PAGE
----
“Skye dear, lights out please!” My mother shouted from the bottom of the stairs, and it took me a moment to register her words enough to shout back a hasty, “Okay!”
I made no move however, to flick the light switch not an arms length away from the bed I was lying on, because my gaze was inevitably locked onto a scene of unarguable beauty outside my large French windows.
Have you ever watched the sky as the sun set? And I don’t mean just glanced at it as the bleeding, orange orb dropped over the roofs of the surrounding houses; I mean truly watched it.
Seeing all the dazzling reds, oranges and golds merge and fade in the sky around that glorious golden sun. Following the clouds as they absorbed these colours like semi-transparent sponges, and blended them even further to accent their beauty. Danced with the birds as they swerved and dipped in the ozone, their wings reflecting the visible rays like coloured mirrors.
I gazed at the painted sky with fifteen years of awe and longing. I have always wished to be one of those lucky birds, able to see such a scene up close, and even become a part of it. Did that crow, spiralling towards the sky, recognise its own beauty? Or was it too dazzled by the scene before it to comprehend anything else?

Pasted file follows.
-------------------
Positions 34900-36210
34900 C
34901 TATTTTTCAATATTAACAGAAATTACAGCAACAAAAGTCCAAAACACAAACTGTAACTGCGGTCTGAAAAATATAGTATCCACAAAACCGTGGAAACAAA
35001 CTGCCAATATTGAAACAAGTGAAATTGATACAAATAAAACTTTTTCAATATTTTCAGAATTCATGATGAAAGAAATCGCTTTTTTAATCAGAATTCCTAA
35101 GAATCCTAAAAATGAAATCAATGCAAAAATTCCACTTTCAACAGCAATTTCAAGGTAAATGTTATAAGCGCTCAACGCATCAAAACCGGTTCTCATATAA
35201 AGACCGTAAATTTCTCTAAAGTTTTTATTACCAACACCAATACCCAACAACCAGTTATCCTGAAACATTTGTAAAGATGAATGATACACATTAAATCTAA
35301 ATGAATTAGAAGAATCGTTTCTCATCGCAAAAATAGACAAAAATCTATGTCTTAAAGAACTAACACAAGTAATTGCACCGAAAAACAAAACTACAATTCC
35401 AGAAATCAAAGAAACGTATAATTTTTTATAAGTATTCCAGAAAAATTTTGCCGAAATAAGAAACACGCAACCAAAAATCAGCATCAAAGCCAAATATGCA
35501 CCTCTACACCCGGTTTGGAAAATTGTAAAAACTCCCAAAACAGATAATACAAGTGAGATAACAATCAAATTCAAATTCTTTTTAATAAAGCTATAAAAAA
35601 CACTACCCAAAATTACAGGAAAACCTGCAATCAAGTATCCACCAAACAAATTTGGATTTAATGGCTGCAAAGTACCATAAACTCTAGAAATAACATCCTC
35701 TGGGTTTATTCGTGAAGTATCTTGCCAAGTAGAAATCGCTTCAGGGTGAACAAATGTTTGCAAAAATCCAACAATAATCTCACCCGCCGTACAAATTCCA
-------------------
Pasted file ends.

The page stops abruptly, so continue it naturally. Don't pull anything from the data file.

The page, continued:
“Skye, Lights please!” I practically jumped at my mothers hushed yet insisted voice, and dragged my gaze away from the window to see her standing in my doorway with her hands on her hips, like she always did when she was impatient.
I hastily flicked the switch, and glared into the sudden darkness, glad I could hide from that scowl of hers. She had been in a bad mood all day.
“I’m sorry Skye, but you know how Jimmy is if he’s the only one in bed.” Jimmy, my royally self-centred little cousin. Age; seven. Occupation; being annoying. Bed Time; seven. Unfortunately, being annoying meant he had to force me to sleep at the same time as he did, otherwise he put up a tantrum and gave us all headaches. Maybe making a fifteen year-old like me sleep at the same time as him made him feel ‘grownup’.
“No problem,” I replied blandly, thinking, at least he’s only here for one more day. And that day happened to be my birthday. The little bugger had come here for the party, or more specifically the cake.
I watched my mother leave with a grim smile and then returned to sky-gazer mode.
The sky was steadily darkening, and suddenly my mindset seemed to follow suit. It’s the day the world is supposed to end tomorrow, according to vague astrologers; the 21st December 2012. Personally I thought it was just another ‘Armageddon’ cliché and we would all be laughing about it the day after tomorrow, but I couldn’t shake off this uneasy feeling. Because it was on my birthday? Probably. I hoped it wasn’t some bad omen that my life would go down the drain from tomorrow even if it wasn’t the second Big Bang. I snorted; Paranoia wasn’t one of my good points.